If someone who actually wants to know the truth realizes that they hold a contradiction, they'll make some attempt to resolve it.  They may not change much but they will realize that something is wrong, on some level, and needs to be fixed.

 

Anyone who acknowledges a blatant contradiction in their own thinking, and sees nothing wrong with that, is beyond all hope.

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Even though I am no longer religious, I think the saying "don't cast your pearls before swine" comes to mind. In other words, don't waste your time giving out valuable wisdom and knowledge to those who don't even have the capacity of understanding its value and would just stomp all over it. 

 

About the frustration of those who refuse to use their minds, I think it might be good to learn how to turn your frustration into laughing at their inability to engage their brains. When you figure out how to do that, let me know. I know the frustration. I often feel like I am trapped in a giant zoo cage run by apes, who keep themselves trapped in the cage as well, and who believe that all the other captives are just as ape-like as them, and that they collectively own the lives all all the captives. Other than wanting to say, "keep away from me, you damn, dirty apes," I don't know how else to manage with it other than laughing and staying away from the worst of them as best as I can.

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point out one of their own contradictions to them.

 

In order to point out contradiction you need to define the words being used. Peoples words are so often detached from anything except random concretes they have put together in their mind. But when you do this they think its pointless and are not interested. It's like the problem is concepts but no one wants to explore it because they do not get that is the problem or how it could have any practical benefit to their life.

 

I realized in *most* of my interactions with people the concepts used in conversation are so close to the perceptual level of awareness (food, drink, sex, exercise, talk) so no problems arise but as soon as people start whipping out terms they read in some new age book or start talking about anything somewhat abstract is when everything breaks down and they are not even communicating with me anymore. They think I'm being annoying by asking them to define what something means - because "people just know - your the only one who says you don't understand".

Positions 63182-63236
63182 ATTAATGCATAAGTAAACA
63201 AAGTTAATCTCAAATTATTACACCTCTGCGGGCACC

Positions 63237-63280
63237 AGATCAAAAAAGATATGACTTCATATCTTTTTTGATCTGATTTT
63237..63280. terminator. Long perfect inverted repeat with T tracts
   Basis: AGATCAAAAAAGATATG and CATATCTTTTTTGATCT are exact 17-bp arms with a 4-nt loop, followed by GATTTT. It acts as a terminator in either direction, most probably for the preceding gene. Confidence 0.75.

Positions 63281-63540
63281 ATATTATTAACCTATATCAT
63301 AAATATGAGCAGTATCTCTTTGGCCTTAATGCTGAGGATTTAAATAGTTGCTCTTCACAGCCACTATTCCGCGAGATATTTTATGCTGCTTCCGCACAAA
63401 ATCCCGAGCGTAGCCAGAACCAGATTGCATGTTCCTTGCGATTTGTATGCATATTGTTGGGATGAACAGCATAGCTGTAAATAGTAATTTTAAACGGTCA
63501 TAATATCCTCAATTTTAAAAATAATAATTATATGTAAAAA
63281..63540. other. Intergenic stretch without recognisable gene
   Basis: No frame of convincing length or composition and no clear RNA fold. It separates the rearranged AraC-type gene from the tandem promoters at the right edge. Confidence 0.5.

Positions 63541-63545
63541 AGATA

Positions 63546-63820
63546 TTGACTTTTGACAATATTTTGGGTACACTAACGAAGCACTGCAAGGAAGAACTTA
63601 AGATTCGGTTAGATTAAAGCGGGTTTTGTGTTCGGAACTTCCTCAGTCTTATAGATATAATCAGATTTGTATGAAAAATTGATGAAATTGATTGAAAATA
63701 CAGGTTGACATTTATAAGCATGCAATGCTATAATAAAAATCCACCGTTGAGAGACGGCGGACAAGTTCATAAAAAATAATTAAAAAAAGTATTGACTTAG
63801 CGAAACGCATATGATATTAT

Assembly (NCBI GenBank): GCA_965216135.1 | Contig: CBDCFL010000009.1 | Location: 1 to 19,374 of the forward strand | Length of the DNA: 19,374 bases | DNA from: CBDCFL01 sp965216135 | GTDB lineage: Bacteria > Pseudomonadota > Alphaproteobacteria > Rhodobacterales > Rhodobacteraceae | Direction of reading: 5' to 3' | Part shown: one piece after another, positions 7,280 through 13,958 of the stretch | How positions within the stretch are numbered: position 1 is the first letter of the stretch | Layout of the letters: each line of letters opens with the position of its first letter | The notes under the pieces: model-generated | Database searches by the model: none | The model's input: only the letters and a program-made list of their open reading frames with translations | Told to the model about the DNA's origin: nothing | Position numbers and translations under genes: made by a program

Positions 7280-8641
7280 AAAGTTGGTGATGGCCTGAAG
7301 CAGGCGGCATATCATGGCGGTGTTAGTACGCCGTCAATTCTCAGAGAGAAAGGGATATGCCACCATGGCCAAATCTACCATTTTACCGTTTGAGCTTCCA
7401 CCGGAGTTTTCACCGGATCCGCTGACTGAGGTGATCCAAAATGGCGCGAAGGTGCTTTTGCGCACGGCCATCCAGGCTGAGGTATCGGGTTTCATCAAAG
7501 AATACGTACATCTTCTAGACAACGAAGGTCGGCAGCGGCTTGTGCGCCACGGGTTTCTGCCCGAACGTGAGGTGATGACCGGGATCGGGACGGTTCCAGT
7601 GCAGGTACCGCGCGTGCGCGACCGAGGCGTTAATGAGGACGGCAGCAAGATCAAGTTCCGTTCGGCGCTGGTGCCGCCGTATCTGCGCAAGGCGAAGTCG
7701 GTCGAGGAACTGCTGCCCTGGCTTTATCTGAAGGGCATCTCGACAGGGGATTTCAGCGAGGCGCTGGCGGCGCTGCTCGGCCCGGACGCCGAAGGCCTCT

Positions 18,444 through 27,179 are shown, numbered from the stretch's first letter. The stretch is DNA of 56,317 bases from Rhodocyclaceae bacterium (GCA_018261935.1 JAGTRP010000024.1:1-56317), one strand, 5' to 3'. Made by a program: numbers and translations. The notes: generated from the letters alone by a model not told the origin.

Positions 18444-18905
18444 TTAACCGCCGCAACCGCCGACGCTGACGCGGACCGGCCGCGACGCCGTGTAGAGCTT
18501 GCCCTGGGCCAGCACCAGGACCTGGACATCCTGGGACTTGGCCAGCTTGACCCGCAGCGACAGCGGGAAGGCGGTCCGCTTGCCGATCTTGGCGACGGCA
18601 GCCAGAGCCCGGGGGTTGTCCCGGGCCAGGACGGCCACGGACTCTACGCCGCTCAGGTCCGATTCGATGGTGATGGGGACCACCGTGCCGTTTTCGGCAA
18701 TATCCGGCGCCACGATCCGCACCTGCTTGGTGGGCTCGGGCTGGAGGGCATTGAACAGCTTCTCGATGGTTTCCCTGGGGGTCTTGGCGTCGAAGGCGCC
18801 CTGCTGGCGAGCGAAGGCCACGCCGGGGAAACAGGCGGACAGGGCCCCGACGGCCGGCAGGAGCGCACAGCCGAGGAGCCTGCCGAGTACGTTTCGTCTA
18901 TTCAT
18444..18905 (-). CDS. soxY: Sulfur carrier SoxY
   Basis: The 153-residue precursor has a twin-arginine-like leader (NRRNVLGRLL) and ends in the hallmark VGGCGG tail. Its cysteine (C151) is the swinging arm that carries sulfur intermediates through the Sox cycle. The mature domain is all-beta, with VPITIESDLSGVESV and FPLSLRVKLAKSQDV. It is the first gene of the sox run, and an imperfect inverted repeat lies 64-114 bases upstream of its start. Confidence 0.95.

Another issue is that I myself am full of contradiction and words that I just copied like a parrot - I'm working on that now but it leaves me in a really crappy place knowing (at least now i'm *aware* of this) that I'm confused, full of badly formed concepts but that means I can hear everyone else too and can't do much about it.

Edited by LoBagola

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In order to point out contradiction you need to define the words being used.

Yes, you do.  It's an absolute necessity.

And most people will find the level of clarity and specificity required to be uncomfortable, at first.  It's very rare nowadays that anyone is ever asked to define their terms and, accordingly, people are accustomed to throwing concepts around without the slightest scrutiny.

 

But even there, there are ways to discover whether or not you're wasting your time.  An honest and rational person, no matter how profoundly misguided, will not be opposed to definitions.

They may find such a process to be unpleasantly tedious, they may have difficulty expressing themselves and the concepts they use may not even be definable (there is no possible way to define 'God' by any reference to reality)- but on some level, they will understand that it is necessary to do so.

 

Anyone who openly defies definitions and declares that their thoughts transcend words. . .

"people just know - your the only one who says you don't understand".

. . . Has no interest in discussing reality.

 

If someone gives you such a response consistently, it means that they want to use philosophy as a means of evasion.  Ignore them.  Whatever grandly fantastical constructs they invent, no refutation is necessary; it's all based on a specifically intentional ignorance.

 

Another issue is that I myself am full of contradiction and words that I just copied like a parrot - I'm working on that now but it leaves me in a really crappy place knowing (at least now i'm *aware* of this) that I'm confused, full of badly formed concepts but that means I can hear everyone else too and can't do much about it.

Don't beat yourself up about it.